Posted by: ritsukurimono | February 22, 2010

Except the Queen, Jane Yolen and Midori Snyder

AKA: Anything Maidens Can Do, Crones Can Do Better. Crones Can Do Anything Better Than You!

I’m being a little snide, I know. Except the Queen is a decent book. The characters are interesting, the plot moves along, I kept turning the pages (trust me, I am not loathe to put down a book just because I started it.) It’s just that it’s one of those books with a Very Important Message. That’s not necessarily a bad thing–take, for example, A Companion to Wolves1.There are just so many ways you can hear “Beauty fades, but old age is a respected, powerful state of being!” (or, as I like to call it, “CRONE POWER~ ★ !!!”) before you get a bit tired of it. There’s a bit of “Old Age Doesn’t Mean Not Having A Sex Life!” in there, too. And yet for all of that, look at the cover. I almost passed it by because it looked so shitty-YA-novel (Young woman with a tattoo + tribal vector graphic in the background + ravens? It’s a fucking trifecta) and only gave it a second look because I saw Jane Yolen’s name.

But anyway, that’s a little beside the point. Here’s the bookblurb:

Sisters Serana and Meteora were once proud members of the high court of the Fairy Queen- until they played a prank that angered her highness. Separated and banished to the mortal realm of Earth, they must find a way to survive in a strange world in which they have no power. But there is more to their new home than they first suspect…

A sympathetic Meteora bonds with a troubled young girl with an ornate tattoo on her neck. Meteora recognizes it as a magic symbol that will surely bring danger down on them all. Serana, meanwhile, takes in a tortured homeless boy whose mind is plagued by dark visions. The signs point to a rising power that threatens to tear asunder both fairy and human worlds.

And the sisters realize that perhaps the queen cast them from their homes not out of anger or spite- but because they were the only ones who could do what must be done…

I know. Meteora and Serana? What the hell, is Jane Yolen writing bad Mary Sue fanfic now? Rest assured, she is not. She and Midori Snyder do a good job with point of view; there’s no mistaking either sister for anything like human. Every experience is approached through a filter of off-kilter old-world sensibility (the scene where one of them eats a pot brownie by accident is kind of golden. Not funny exactly, but golden) and the authors do a fantastic job of interweaving little cultural and habitual details of their old life — herb lore, using doves for messengers, the characters’ priorities, the way they approach the modern world — into an incredibly rich text. I gobbled up those little details like candy.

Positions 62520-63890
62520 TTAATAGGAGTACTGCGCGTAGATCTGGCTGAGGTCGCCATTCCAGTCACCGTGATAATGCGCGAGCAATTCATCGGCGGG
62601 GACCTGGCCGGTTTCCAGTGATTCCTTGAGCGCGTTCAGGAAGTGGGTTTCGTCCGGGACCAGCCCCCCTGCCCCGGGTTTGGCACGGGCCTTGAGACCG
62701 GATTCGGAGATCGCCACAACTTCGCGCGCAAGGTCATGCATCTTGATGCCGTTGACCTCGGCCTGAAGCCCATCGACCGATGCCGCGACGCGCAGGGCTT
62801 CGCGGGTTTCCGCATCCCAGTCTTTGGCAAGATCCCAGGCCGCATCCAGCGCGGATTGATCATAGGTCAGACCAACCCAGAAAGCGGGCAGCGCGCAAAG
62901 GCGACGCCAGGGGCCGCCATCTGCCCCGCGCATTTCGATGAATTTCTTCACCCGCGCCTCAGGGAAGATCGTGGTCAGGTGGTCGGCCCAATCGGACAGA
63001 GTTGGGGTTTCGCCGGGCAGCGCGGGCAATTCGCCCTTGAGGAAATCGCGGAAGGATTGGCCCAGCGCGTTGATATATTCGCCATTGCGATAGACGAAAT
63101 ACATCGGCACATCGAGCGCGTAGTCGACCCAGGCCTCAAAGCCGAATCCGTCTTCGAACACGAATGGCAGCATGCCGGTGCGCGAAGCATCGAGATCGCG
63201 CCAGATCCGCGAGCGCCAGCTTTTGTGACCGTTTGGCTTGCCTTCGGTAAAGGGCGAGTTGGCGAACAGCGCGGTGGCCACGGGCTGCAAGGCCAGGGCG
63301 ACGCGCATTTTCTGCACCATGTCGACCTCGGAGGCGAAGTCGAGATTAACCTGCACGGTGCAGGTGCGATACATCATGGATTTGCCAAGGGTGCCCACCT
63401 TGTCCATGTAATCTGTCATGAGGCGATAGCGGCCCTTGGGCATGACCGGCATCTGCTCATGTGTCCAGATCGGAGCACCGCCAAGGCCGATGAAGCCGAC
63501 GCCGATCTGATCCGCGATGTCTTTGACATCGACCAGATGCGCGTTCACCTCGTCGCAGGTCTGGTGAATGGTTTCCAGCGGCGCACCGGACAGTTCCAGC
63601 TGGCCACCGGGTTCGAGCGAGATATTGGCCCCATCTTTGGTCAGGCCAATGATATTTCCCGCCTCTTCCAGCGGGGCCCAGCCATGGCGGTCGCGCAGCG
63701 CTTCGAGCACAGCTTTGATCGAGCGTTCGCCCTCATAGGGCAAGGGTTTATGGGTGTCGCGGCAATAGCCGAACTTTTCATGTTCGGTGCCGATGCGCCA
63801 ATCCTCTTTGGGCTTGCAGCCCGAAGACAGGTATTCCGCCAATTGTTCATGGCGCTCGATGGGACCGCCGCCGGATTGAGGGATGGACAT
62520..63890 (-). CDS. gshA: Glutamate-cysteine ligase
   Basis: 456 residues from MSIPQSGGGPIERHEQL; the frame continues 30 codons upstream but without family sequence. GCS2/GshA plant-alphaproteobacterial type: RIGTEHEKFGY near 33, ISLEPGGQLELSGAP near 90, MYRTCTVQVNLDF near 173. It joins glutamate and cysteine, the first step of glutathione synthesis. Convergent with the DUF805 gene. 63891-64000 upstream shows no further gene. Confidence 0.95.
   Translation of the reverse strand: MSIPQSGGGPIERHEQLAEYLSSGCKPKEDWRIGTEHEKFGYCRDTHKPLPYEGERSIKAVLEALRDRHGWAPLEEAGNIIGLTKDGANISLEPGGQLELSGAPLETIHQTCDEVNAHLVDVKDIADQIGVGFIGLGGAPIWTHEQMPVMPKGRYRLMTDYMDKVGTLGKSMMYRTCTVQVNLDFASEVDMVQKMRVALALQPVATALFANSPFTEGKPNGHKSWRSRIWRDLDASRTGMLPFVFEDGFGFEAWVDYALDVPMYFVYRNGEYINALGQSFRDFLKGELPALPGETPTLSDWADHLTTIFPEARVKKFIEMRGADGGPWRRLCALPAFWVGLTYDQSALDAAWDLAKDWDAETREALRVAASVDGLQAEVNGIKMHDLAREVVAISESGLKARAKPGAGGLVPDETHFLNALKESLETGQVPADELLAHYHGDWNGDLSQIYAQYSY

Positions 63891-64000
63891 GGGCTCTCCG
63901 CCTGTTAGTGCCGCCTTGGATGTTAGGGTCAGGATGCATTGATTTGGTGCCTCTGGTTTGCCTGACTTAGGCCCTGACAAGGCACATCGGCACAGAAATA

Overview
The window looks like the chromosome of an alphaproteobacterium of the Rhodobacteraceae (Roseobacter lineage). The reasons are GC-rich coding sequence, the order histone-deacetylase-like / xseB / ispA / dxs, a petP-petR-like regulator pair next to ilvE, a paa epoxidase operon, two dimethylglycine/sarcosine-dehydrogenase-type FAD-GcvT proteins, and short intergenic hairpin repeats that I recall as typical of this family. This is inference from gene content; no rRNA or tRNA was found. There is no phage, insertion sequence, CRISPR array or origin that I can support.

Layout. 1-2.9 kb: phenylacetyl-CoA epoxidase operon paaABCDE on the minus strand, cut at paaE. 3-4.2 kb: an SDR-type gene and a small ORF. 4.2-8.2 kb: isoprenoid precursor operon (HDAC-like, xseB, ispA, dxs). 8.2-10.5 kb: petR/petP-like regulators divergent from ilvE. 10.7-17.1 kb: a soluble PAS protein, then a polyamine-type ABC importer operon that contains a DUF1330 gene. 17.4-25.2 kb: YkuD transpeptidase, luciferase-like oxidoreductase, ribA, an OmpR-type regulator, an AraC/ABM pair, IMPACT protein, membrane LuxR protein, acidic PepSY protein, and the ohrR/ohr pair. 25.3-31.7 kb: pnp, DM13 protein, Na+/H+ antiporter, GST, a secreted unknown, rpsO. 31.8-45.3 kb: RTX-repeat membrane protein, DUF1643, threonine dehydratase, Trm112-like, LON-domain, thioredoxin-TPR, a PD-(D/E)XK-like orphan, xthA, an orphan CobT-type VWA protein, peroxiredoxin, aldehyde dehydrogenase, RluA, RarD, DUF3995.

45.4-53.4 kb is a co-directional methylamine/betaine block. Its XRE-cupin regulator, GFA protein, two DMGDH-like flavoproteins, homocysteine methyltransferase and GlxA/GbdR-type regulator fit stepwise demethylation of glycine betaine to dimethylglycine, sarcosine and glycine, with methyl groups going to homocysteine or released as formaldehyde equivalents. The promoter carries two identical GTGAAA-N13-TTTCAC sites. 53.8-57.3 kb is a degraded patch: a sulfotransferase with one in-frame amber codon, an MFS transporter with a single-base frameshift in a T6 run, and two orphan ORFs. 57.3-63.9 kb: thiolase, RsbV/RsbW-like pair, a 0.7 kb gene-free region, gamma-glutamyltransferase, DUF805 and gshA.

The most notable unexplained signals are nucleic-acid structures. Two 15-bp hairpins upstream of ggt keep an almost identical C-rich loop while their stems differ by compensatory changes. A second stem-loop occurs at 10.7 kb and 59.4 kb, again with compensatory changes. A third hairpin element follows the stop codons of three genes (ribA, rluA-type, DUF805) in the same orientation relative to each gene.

The book is done in partially epistolary style, which is both a strong point and a weakness. I’m always intrigued by epistolary novels, but sometimes it’s hard to glean a sense of personality from the letters. I had a great sense of the shared culture that Serana and Meteora grew up in, but even at the end I didn’t have a very good sense of them as individuals. The human worldbuilding was also a little patchy in comparison to the fairy world. One sister ends up in New York City, and I definitely got a good sense of location in that storyline, sanitation worker strike and all. But the other sister landed in Milwaulkee, and I had no clue. Seriously, for three-quarters of the book I assumed that they were living in different boroughs of NYC, and was faintly confused as to why they didn’t just meet up somewhere on the Lower East Side or something instead of sending letters.

So all in all, it was a bit of an uneven book, but I think its strengths make it worth checking out.

1: I am an ardent feminist, okay. I loved this book! Stable poly relationships hooray! Nuanced portrayals of homosexuality, both situational and not, in a Norse setting! It takes that tired old 80s fantasy trope about humans bonded to animals/Companions/dragons and says, “Actually, being mentally and emotionally connected to a wild animal would not be like that at all.” But good god, the index could have read, “In Which Our Hero Leaves Behind His Patriarchial Roots.” “In Which Our Hero Has An Enlightening Experience With Someone From A Matriarchical Culture.” “In Which Our Hero Realizes That Women Are People Too!” “In Which the Hero’s Homophobic Father Learns the Error of His Ways.” A Companion to Wolves is many good things, but subtle is not one of them.

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